Ultrasonic-pathological comparison of the human arterial wall. Verification of intima-media thickness.
Recent intravascular ultrasound experience challenges the accuracy of ultrasonic measurement of arterial wall thickness. We reevaluated the correlation between histological and sonographic measurements of intima-media thickness using standard transcutaneous vascular technology. Carotid and femoral arterial segments were imaged before and after fixation using a 7-MHz linear-array vascular transducer. Log compression and beam orientation were varied. Mean intima, media, and adventitia thicknesses were measured and compared with corresponding histological tunica. Tissue processing caused 2.5% shrinkage. Intraobserver reading error was 0.7% for histology and 5.4% for sonography. Ultrasound overestimated the thickness of the intima and adventitia and underestimated the thickness of the media. For combined intima-media thickness, the differences between histology and imaging were insignificant, averaging 4% for the carotid artery and 9% for the femoral artery in the far-wall projection. In the near-wall projection, sonographic intima-media thickness was 20% less than that determined histologically. We conclude that ultrasonography is limited mainly by axial resolution in quantifying the dimensions of individual arterial tunica but is capable of accurately measuring far-wall intima-media thickness.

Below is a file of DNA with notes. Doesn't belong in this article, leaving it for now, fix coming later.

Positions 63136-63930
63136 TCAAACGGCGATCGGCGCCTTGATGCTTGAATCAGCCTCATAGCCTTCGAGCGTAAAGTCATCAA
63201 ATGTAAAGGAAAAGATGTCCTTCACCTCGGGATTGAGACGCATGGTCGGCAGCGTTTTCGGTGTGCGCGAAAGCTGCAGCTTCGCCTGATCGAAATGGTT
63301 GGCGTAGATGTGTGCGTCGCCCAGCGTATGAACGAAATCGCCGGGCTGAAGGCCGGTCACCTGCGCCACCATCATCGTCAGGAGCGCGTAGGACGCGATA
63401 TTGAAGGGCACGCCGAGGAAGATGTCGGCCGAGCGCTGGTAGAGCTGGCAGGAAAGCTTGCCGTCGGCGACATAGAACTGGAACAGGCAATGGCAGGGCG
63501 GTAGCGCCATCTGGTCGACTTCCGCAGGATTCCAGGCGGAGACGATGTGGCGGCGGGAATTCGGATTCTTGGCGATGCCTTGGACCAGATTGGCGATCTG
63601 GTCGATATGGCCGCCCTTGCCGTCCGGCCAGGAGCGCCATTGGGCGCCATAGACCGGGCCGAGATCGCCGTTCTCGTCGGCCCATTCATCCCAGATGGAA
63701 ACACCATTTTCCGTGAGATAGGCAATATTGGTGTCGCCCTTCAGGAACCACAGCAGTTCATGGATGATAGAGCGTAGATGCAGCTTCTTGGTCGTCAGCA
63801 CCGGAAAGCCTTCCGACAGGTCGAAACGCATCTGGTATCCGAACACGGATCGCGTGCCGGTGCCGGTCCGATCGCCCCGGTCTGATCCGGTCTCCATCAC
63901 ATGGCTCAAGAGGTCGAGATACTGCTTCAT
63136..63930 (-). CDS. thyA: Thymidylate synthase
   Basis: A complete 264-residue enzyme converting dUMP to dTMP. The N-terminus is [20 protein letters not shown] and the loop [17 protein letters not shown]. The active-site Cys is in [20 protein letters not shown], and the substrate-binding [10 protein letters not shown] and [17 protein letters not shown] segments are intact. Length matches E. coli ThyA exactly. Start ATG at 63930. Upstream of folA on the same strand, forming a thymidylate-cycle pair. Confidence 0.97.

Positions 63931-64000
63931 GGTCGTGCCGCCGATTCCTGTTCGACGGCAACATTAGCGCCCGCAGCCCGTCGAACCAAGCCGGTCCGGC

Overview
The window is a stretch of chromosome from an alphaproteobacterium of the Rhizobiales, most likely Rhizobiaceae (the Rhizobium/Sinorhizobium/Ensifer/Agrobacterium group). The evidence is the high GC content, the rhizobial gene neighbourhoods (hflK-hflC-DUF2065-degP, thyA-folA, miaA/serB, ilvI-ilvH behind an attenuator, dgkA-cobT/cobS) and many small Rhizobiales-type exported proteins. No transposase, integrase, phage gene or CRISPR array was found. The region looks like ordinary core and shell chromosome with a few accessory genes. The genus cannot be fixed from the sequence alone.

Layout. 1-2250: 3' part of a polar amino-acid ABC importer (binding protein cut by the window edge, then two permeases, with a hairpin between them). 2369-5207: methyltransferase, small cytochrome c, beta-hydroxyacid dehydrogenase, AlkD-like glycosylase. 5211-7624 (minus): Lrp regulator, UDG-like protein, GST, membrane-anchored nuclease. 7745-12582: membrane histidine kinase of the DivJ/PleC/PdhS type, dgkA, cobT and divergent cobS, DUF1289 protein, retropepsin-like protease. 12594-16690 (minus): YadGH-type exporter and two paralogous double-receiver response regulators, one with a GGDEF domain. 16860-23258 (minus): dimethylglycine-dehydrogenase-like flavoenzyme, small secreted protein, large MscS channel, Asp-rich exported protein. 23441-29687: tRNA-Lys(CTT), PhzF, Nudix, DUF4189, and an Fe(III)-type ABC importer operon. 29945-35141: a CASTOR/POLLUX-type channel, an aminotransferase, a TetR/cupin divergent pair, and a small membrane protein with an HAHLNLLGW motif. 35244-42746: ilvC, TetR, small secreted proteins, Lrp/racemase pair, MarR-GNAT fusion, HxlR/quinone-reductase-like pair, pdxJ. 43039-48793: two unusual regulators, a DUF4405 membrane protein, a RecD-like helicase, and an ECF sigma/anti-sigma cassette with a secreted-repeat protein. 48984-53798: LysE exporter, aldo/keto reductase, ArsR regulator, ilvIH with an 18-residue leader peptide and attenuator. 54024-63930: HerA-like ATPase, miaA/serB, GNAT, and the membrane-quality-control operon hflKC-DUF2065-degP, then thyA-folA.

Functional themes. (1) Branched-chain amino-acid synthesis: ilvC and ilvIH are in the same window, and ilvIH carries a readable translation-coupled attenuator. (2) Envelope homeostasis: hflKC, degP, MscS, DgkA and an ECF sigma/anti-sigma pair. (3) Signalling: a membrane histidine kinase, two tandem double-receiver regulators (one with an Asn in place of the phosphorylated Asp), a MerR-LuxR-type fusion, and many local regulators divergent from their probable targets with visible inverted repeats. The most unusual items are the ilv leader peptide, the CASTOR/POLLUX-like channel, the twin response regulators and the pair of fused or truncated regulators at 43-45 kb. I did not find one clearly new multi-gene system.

- Copyright © 1993 by American Heart Association